Nothing could be farther from the truth. Love does not just fall out of the sky in a gilded package with a bow. It does not come to those who passively wait. Instead, it MEETS you on the road you choose to walk towards a better version of yourself. Love comes to you on your journey to pluck the stars that only you can pluck, to fulfill the dreams only you can fulfill, to claim the happiness only you can claim.
And, the sad.
Behind the banter, the gaiety, and all the outward joy that emanates from all of us spectators, there is a sadness lurking in the shadows. We have become a desperately, acutely, achingly lonely people, searching for human connections; authentic relationships; any semblance of hope, “kilig” to jumpstart our splintered lives; living our lives as spectators and hope that our happiness is fulfilled for us by two people.
So, we tweet and Facebook; rejoice when our tweets are re-tweeted or our posts liked; feel dejected when they are buried under the 25 million other tweets or million other posts. We wait for affirmation and beg for even the slightest acknowledgment. We so pray that this reel relationship would be real for that proves to us that authentic relationships do exist. Meanwhile, the challenge for us is not to escape reality but to embrace it and influence it.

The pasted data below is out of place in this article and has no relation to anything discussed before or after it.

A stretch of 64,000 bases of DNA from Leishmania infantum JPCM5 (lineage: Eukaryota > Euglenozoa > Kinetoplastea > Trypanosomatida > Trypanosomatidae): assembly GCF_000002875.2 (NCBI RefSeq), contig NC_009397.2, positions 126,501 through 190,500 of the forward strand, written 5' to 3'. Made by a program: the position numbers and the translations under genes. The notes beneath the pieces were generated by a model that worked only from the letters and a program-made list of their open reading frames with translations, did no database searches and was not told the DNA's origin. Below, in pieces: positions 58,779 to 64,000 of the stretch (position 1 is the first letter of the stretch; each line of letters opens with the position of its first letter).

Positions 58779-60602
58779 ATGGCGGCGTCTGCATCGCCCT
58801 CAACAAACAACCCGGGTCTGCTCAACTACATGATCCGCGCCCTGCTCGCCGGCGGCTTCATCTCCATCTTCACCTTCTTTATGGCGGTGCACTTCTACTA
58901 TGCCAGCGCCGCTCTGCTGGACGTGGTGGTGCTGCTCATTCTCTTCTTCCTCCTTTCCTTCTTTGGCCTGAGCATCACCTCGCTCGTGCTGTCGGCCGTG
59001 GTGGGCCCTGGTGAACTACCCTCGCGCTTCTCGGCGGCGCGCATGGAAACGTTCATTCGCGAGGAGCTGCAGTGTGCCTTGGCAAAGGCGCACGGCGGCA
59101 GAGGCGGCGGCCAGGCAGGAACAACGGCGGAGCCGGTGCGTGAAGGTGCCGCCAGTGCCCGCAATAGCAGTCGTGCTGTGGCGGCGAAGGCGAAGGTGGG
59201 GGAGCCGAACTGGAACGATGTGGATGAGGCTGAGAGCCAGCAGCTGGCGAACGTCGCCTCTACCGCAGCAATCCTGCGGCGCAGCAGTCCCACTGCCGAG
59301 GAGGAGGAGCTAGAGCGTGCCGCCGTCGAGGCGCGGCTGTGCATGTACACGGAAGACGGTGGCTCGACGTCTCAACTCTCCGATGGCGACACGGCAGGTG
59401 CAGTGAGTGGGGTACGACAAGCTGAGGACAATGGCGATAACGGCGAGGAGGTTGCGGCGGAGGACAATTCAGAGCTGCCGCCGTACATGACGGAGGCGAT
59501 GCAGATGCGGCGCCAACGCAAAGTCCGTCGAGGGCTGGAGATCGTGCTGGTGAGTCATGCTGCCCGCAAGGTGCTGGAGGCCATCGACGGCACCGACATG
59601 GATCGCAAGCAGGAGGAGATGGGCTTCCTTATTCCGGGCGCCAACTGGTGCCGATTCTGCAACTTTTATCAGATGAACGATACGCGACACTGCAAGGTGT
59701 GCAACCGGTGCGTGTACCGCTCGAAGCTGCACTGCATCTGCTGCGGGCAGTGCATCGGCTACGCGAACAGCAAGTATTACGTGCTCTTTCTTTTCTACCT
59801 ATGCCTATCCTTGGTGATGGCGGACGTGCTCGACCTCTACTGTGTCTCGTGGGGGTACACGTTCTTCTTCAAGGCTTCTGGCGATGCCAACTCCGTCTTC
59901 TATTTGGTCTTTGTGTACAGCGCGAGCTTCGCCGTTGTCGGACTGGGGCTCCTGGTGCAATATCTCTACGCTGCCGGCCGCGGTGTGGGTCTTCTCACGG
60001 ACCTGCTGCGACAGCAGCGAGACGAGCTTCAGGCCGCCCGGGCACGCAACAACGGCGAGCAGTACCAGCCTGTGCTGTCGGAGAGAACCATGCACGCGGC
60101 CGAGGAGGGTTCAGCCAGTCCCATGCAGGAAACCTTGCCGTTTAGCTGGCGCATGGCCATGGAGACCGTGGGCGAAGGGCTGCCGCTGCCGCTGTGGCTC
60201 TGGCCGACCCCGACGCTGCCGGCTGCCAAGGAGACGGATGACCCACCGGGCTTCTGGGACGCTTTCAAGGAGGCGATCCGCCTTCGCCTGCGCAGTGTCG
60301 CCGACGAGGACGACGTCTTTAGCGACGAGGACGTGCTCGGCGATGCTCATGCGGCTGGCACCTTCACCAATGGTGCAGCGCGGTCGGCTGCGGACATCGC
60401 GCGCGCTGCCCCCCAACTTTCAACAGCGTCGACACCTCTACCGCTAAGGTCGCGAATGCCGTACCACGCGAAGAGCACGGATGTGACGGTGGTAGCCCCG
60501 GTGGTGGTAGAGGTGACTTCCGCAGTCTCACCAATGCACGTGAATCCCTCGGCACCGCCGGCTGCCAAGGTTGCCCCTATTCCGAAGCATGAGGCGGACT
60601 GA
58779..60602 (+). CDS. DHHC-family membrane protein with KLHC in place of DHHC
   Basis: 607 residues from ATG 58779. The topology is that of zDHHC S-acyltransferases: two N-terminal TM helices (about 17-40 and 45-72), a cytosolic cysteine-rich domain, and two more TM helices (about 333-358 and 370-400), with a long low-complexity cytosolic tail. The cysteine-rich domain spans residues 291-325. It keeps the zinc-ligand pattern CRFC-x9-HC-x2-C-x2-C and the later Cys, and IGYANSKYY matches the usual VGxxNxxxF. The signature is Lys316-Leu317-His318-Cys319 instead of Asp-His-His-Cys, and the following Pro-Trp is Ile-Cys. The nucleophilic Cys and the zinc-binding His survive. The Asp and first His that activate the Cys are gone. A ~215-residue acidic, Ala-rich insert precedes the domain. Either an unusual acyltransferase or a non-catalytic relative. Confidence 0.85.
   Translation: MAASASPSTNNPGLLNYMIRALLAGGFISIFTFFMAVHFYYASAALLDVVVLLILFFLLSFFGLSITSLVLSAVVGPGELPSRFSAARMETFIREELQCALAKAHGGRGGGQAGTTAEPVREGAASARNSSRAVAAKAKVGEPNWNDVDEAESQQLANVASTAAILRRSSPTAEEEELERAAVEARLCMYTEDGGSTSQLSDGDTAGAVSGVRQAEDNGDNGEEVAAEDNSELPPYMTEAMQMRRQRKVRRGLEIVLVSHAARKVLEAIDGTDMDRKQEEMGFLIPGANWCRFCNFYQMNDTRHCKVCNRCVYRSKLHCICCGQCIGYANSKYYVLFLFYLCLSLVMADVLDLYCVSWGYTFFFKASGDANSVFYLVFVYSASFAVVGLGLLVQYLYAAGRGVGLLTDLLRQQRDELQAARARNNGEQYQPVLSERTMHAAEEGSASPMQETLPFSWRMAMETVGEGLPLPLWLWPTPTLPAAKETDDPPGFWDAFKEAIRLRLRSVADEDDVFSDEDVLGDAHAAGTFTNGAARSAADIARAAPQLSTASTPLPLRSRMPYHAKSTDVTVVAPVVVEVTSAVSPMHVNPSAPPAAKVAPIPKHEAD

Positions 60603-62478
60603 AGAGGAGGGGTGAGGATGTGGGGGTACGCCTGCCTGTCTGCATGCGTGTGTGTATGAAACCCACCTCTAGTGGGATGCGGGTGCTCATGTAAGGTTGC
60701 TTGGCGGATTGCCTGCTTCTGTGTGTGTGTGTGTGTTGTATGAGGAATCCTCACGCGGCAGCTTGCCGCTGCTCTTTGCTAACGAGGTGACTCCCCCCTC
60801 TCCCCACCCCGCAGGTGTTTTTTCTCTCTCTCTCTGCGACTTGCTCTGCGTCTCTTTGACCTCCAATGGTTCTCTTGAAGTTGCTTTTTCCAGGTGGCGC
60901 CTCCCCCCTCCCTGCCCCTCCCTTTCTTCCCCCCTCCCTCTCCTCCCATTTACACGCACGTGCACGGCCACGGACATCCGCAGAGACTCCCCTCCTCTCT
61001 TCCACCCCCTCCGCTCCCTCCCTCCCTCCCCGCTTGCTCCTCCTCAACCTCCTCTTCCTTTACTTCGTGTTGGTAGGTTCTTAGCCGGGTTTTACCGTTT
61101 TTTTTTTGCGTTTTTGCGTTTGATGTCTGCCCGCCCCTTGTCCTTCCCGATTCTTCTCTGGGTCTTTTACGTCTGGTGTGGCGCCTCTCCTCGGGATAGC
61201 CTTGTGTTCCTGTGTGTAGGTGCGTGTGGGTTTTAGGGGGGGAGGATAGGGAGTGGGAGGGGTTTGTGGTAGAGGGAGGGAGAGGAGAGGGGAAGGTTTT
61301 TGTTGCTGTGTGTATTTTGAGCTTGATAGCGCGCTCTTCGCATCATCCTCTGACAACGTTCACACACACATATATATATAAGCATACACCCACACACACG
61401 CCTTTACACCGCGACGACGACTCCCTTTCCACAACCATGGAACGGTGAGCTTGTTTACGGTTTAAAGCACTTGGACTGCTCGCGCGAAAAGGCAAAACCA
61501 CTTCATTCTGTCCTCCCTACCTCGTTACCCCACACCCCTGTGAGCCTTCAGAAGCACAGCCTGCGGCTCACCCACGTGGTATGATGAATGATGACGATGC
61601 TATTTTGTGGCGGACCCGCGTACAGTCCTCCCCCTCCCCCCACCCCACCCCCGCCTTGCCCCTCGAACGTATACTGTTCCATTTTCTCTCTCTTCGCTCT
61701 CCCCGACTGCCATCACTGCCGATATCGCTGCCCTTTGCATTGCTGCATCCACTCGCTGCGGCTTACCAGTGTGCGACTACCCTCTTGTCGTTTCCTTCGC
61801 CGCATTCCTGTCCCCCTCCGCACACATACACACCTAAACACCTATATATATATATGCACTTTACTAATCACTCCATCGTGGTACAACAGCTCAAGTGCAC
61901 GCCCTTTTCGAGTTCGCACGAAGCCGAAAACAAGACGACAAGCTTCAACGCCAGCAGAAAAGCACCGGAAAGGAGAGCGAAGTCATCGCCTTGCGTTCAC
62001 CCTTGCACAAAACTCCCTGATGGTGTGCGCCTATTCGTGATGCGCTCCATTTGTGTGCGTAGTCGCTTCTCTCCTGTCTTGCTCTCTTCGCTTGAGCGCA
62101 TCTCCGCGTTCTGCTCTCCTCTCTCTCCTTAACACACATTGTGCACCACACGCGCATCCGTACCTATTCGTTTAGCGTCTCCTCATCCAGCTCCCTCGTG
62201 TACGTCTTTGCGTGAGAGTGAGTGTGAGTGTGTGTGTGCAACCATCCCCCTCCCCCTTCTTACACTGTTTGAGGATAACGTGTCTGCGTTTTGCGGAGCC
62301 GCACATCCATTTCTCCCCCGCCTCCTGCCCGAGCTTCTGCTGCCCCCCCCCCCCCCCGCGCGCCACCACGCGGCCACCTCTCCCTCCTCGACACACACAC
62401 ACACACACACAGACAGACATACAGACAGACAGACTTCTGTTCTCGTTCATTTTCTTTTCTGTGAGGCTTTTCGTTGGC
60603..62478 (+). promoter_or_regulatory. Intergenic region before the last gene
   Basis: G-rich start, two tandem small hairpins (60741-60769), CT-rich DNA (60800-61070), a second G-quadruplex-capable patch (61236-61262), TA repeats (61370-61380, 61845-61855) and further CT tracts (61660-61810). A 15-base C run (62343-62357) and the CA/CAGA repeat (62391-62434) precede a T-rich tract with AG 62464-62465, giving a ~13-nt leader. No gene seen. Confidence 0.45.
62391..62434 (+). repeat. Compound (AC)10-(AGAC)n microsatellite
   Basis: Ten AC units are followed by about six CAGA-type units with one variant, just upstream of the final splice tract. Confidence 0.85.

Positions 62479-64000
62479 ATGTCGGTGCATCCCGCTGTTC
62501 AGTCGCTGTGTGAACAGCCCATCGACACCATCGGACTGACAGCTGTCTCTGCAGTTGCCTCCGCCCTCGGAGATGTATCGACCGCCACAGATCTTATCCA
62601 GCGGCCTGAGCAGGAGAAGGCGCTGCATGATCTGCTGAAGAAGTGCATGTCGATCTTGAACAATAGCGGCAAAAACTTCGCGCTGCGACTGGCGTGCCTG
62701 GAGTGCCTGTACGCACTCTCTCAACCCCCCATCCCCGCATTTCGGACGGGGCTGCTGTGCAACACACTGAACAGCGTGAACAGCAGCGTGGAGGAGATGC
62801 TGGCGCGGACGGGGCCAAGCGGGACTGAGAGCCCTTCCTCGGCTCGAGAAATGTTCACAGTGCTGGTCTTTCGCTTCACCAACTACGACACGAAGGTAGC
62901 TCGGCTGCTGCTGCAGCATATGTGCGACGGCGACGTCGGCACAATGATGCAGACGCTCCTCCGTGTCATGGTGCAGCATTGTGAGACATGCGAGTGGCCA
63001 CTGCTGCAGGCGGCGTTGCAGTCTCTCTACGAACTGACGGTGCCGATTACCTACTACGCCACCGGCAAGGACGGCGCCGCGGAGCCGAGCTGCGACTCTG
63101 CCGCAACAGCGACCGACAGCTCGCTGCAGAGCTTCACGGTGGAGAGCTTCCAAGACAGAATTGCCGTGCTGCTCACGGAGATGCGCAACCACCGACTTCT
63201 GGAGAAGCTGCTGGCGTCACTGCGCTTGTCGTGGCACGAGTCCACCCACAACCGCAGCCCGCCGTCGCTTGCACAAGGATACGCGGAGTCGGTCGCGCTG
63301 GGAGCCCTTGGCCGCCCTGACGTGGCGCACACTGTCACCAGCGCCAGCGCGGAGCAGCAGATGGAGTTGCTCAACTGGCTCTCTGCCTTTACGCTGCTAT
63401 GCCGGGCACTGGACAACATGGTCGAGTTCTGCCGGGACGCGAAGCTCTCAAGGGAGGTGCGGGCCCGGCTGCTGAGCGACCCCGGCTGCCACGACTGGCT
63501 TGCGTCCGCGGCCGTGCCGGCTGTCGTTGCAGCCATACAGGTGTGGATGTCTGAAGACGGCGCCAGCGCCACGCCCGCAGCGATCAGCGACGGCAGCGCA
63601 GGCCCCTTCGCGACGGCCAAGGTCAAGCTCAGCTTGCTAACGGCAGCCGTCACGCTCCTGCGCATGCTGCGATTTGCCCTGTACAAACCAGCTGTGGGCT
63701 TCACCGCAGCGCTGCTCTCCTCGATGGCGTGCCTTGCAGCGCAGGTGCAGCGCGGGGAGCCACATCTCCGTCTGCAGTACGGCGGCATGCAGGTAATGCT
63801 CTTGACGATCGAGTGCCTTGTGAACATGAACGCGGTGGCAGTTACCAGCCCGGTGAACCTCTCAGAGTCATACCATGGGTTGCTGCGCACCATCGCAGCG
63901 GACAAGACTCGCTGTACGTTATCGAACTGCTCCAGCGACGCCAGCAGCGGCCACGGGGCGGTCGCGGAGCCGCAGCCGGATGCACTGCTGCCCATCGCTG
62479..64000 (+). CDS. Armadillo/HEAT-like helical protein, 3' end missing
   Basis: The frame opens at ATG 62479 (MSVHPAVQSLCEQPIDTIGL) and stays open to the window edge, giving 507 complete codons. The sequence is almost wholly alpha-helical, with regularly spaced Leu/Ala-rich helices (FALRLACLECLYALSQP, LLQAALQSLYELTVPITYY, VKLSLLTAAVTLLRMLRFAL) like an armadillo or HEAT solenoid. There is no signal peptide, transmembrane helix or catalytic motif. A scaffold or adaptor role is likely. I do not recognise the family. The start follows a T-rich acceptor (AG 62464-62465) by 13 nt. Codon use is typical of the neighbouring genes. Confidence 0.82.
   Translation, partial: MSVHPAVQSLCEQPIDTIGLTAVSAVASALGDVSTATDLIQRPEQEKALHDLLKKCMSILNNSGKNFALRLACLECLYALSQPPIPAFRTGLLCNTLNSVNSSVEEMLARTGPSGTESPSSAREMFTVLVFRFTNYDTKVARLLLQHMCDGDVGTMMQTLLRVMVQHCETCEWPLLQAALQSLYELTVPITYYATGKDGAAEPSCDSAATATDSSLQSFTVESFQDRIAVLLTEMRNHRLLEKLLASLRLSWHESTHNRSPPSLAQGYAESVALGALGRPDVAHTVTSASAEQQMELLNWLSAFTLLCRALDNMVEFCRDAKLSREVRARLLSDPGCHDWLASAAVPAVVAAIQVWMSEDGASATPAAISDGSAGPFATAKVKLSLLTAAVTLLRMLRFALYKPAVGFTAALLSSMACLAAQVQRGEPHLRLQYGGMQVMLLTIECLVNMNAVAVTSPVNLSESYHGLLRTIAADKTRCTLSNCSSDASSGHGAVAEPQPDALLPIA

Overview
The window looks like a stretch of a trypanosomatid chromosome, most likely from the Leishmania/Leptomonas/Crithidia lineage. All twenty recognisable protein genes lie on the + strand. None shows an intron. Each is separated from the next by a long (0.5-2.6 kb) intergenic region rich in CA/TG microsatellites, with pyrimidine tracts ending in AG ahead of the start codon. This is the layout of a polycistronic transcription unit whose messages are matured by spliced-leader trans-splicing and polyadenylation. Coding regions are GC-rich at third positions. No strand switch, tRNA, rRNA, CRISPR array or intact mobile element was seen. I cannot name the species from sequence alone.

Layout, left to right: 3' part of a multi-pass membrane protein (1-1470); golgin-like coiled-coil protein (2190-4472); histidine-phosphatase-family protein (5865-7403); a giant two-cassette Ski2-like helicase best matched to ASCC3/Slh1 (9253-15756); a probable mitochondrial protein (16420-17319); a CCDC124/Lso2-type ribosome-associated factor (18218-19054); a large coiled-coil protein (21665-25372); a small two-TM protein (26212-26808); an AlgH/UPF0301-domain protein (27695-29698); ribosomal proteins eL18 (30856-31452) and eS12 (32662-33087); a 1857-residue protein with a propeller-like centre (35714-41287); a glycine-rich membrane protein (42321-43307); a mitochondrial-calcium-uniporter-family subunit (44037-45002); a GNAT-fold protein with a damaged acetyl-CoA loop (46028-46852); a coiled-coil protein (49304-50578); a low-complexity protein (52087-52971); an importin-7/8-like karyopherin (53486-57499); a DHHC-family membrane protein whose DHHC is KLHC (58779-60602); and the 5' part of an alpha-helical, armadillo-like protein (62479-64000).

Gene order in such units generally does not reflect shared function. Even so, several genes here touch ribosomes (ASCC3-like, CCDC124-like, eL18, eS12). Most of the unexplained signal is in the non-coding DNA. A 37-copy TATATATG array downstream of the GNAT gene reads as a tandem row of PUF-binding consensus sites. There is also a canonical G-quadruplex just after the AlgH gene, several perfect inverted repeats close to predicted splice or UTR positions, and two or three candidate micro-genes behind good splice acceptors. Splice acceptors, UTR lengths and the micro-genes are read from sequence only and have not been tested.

So, let us all do enjoy Kalyeserye and Aldub. Let us continue to tweet and Facebook, laugh at the comedic genius of its performers and creators, and rejoice in the social media connections we are making. But, let us not forget the very real in our lives and the very real human connections we should also be making. Most of all, let us not underestimate our own power to choose and claim real happiness, fulfill real dreams, rise above real challenges and adversities, and come out from all of these as better versions of ourselves. – Rappler.com
Maria V. Lazaro-Elemos, MD works in the field of psychiatry. She talks about about immigration, mental health and healthcare issues. She loves to write as well as read and watch everything or almost everything Filipino. She also loves to travel with her family, study facial expressions and body language, and write movie, TV, theater reviews. Check out her blog 1010gabriela.blogspot.com.